The idea for a community-driven urban farm was born during the pandemic when Joe Gansevles recognized the need for accessible food in the London area. From bylaws, to being on a floodplain, to a lack of funding, challenges seemed to pop up at every corner. However, with the help of community members they were able to overcome these obstacles and form the PATCH!
The PATCH is an urban agricultural initiative that does more than just grow food at their three London locations; they also host events & workshops, provide employment training, and cultivate a safe space for volunteers and community members to garden and meet new people. Their stunning Cavendish Community Food Hub location is equipped with wheelchair-accessible gardens, follows eco-conscious practices, and has generated thousands of pounds of fresh produce this year!
The PATCH is committed to sustainability, inclusivity, and resourcefulness, with inclusivity being reflected in their garden layout that features wheelchair-accessible pots, raised garden beds, and roomy pathways to ensure participation from individuals of all abilities. Their Cavendish location exemplifies resourceful practices by repurposing donated wooden pallets as materials for garden beds, and redirecting waste as soil-enriching compost that is donated by The Wormery at the Western Fair District (thanks, Dan!). Committed to sustainability, they primarily deliver their produce to organizations by bicycle, clocking over 750k miles. Among their partnerships, they generously contribute their harvest to organizations such as the London Food Bank, Ark Aid Mission, and Indwell . It is truly a community effort!
The PATCH’s dedication is evident: they’ve generously donated 3,000 lbs of food this year, and are aiming for 5,000 lbs this year. Their vision includes expanding their planters and introducing an inclusive tactile garden designed for all to enjoy, regardless of sensory limitations. Additionally, they have plans for a streamlined irrigation system.
As for the future, they envision a city where the overlooked corners and plots can become repurposed as food hubs. They encourage communities, universities, and employers to replicate this model, ensuring economical access to healthy food for all communities. When talking about the PATCH’s long term plams Joe Gansevles says,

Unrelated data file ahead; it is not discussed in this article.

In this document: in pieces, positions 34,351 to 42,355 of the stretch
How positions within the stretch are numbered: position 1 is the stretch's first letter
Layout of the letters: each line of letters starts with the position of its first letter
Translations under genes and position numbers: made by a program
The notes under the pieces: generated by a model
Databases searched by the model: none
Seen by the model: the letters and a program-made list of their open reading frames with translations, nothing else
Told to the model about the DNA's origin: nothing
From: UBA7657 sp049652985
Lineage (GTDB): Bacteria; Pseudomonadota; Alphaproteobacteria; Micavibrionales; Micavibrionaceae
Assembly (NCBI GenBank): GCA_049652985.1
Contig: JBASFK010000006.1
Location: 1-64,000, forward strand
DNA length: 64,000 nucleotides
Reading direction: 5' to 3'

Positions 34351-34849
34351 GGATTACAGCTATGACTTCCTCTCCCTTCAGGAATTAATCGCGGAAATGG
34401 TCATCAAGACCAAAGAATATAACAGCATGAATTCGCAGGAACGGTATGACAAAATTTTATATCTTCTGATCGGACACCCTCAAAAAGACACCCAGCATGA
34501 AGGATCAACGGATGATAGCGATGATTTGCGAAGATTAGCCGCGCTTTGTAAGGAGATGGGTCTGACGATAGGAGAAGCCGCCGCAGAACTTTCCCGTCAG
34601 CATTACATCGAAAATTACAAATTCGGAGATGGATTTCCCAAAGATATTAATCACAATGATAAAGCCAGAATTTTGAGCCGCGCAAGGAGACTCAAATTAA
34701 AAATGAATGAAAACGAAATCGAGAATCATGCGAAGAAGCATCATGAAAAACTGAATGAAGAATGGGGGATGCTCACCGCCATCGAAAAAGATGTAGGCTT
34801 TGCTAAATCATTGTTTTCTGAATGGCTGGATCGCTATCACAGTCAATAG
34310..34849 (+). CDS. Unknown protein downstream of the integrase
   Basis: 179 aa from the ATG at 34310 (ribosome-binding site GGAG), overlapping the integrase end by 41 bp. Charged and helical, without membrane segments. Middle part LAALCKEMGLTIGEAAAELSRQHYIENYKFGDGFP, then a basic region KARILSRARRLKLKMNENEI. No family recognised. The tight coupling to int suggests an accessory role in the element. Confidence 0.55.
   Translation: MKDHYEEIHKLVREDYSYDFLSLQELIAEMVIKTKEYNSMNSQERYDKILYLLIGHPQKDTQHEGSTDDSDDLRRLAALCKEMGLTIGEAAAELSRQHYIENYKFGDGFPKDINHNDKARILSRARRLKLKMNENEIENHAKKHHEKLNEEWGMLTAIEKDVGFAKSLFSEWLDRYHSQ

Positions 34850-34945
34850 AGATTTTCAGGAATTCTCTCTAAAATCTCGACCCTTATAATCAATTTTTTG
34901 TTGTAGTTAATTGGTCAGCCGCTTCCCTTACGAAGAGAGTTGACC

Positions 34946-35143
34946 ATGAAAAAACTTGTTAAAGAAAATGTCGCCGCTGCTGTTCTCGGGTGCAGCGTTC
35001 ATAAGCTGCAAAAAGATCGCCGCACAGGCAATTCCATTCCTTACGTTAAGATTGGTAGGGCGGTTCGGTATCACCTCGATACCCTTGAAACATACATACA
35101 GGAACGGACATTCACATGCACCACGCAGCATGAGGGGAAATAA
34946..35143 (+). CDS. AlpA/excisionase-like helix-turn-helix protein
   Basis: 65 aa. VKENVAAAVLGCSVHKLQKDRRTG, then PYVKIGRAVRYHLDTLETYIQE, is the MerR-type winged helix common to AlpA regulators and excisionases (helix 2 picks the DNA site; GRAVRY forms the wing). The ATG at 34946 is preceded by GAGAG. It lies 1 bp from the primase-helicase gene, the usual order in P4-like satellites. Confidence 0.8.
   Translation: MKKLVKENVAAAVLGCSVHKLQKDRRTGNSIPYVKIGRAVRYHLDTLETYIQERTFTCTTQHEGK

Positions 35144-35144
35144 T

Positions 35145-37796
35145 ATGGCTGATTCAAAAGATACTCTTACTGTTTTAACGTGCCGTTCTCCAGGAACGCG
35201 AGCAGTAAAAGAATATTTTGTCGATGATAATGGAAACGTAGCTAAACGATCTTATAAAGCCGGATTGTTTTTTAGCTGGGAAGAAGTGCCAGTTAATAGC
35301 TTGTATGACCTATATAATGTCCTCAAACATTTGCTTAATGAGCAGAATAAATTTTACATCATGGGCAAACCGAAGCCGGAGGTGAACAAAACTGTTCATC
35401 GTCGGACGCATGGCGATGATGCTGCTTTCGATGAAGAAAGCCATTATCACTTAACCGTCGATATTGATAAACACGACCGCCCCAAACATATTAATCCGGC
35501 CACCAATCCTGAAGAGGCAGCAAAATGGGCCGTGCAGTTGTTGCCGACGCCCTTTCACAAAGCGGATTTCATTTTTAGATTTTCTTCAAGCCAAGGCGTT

“I would think that if we had a long-term plan for this space is that it could be a template for urban agriculture in the city. To look at spaces that you maybe you wouldn’t look at it with first glance and think, “Oh, you could grow a significant amount of food there” So, I would hope that this is something that co-operative housing complexes could have, that a university could have, that large-scale employers that have land that they could re-purpose and utilise for their workforce. Our long term plan would be that we can live in a city where there’s easy economical access to food for people, and this is an open-patent design. People can come and they can liberate what we’ve done and they can do it in their neighbourhoods, schools, and workforce.
So, I think our long term plan is there’s a whole bunch of these, and people having access to healthy foods. They don’t have to decide whether they are going to pay their bills or get healthy food”.
It’s clear to see that the PATCH’s growth and success is the result of the hardwork and dedication from its employees, volunteers, and community supporters. It stands as an amazing model for what can be achieved in a short amount of time through community cooperation. We can’t wait to see what is next in store for the PATCH and how it will continue to evolve!